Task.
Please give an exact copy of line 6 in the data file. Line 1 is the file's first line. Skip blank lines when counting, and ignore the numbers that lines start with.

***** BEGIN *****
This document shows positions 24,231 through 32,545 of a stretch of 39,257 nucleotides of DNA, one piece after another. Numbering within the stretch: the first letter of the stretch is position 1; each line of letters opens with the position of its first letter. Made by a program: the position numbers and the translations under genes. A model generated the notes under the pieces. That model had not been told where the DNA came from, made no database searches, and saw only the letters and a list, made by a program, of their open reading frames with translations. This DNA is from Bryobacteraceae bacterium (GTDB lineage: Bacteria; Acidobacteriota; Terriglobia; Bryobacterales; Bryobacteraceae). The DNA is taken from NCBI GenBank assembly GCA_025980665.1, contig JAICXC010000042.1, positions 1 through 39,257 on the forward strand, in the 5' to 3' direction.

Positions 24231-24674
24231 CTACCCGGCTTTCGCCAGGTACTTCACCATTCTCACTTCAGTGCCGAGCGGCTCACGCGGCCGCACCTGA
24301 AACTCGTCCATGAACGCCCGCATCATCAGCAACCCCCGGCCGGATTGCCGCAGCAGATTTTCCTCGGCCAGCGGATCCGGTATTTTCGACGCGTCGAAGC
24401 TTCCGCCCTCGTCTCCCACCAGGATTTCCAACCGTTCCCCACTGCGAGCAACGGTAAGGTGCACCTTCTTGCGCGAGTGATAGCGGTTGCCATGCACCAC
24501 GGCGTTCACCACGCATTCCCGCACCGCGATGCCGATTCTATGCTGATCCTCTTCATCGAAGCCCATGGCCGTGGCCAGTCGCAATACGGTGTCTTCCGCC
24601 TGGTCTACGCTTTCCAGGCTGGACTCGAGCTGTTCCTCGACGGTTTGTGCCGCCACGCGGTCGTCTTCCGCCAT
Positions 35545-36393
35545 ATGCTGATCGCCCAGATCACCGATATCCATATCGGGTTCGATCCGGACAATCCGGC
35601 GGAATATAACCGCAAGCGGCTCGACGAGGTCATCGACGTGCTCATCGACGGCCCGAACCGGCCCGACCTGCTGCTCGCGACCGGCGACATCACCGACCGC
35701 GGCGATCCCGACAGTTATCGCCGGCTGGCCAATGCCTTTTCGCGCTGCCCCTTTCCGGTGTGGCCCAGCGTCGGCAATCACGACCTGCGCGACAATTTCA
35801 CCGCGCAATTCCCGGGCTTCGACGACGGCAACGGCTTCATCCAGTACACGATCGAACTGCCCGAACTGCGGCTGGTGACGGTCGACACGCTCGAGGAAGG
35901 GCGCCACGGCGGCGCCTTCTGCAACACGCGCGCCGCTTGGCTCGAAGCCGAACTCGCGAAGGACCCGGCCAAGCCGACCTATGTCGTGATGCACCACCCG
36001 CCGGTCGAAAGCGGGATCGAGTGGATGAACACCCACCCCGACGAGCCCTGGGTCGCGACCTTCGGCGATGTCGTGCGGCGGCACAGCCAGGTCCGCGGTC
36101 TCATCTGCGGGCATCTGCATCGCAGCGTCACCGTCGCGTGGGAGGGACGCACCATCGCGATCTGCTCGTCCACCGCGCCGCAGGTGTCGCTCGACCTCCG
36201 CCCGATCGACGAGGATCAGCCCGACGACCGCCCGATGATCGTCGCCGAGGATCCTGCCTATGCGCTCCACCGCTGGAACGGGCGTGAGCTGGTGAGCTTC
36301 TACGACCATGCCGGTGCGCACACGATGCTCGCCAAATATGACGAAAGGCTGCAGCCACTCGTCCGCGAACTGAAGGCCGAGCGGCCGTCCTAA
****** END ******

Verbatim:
24501 GGCGTTCACCACGCATTCCCGCACCGCGATGCCGATTCTATGCTGATCCTCTTCATCGAAGCCCATGGCCGTGGCCAGTCGCAATACGGTGTCTTCCGCC